Just because I'm going 20 mph in one section of the trail, that doesn't mean I want to maintain a constant 20 mph down a 4 mile descent.

    I want sections where I'm hitting 30 mph (obviously not not on bi-directional multi-use trails) just as much as I want sections where I'm going 5 or 10 mph.

    Every rollercoaster I've been on has those changes in momentum. That is what makes them fun.

    The key is to provide those changes in momentum and link them together in a way that doesn't require the rider to slam on the brakes and cause erosion.

    You have to be thinking three dimensionally on trail layout. A rollercoaster wouldn't be any fun if it was a straight line with a bunch of ups and down, nor would it be if it was a uniform down grade with a bunch of left-right turns.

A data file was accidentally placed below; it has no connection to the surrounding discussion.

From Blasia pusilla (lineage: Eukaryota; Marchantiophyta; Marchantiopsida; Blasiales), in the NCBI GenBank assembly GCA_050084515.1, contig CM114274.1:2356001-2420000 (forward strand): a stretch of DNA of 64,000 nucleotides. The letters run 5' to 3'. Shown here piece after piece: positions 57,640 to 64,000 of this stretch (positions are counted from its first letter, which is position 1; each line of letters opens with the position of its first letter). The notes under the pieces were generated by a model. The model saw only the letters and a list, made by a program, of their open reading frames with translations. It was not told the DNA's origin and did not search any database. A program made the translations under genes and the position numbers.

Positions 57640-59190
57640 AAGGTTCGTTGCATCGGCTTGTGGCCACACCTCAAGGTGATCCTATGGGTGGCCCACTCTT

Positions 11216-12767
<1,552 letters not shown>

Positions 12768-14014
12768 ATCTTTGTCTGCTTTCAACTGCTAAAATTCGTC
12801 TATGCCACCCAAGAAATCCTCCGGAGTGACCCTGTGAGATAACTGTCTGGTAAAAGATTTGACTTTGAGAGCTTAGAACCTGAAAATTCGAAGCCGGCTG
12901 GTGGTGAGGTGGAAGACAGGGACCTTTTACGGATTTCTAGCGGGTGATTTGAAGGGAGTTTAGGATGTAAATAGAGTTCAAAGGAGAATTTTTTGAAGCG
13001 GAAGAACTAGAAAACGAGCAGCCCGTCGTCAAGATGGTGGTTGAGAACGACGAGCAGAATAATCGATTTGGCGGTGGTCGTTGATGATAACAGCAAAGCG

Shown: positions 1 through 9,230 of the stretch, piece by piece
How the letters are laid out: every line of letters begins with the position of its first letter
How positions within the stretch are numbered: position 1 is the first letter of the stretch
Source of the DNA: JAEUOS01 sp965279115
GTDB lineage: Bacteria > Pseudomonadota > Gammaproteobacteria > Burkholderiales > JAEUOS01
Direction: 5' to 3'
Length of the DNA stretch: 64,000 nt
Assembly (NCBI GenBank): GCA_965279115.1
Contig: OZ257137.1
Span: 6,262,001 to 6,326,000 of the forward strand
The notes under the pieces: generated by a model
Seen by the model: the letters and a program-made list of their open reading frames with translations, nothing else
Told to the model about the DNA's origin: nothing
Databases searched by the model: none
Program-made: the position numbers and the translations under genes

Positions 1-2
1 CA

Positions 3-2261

5. #55
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    Quote Originally Posted by twd953 View Post
    Agree completely.

    However, I think some trail builders need to keep in mind that rollercoasters don't go the same speed the whole time. I've heard comments more than once, from volunteer and full-time pro builders alike, that make it sound like they are trying to preserve "flow" to the extent that the whole trail is designed to go 1 speed.

    Just because I'm going 20 mph in one section of the trail, that doesn't mean I want to maintain a constant 20 mph down a 4 mile descent.

    I want sections where I'm hitting 30 mph (obviously not not on bi-directional multi-use trails) just as much as I want sections where I'm going 5 or 10 mph.

    Every rollercoaster I've been on has those changes in momentum. That is what makes them fun.

    The key is to provide those changes in momentum and link them together in a way that doesn't require the rider to slam on the brakes and cause erosion.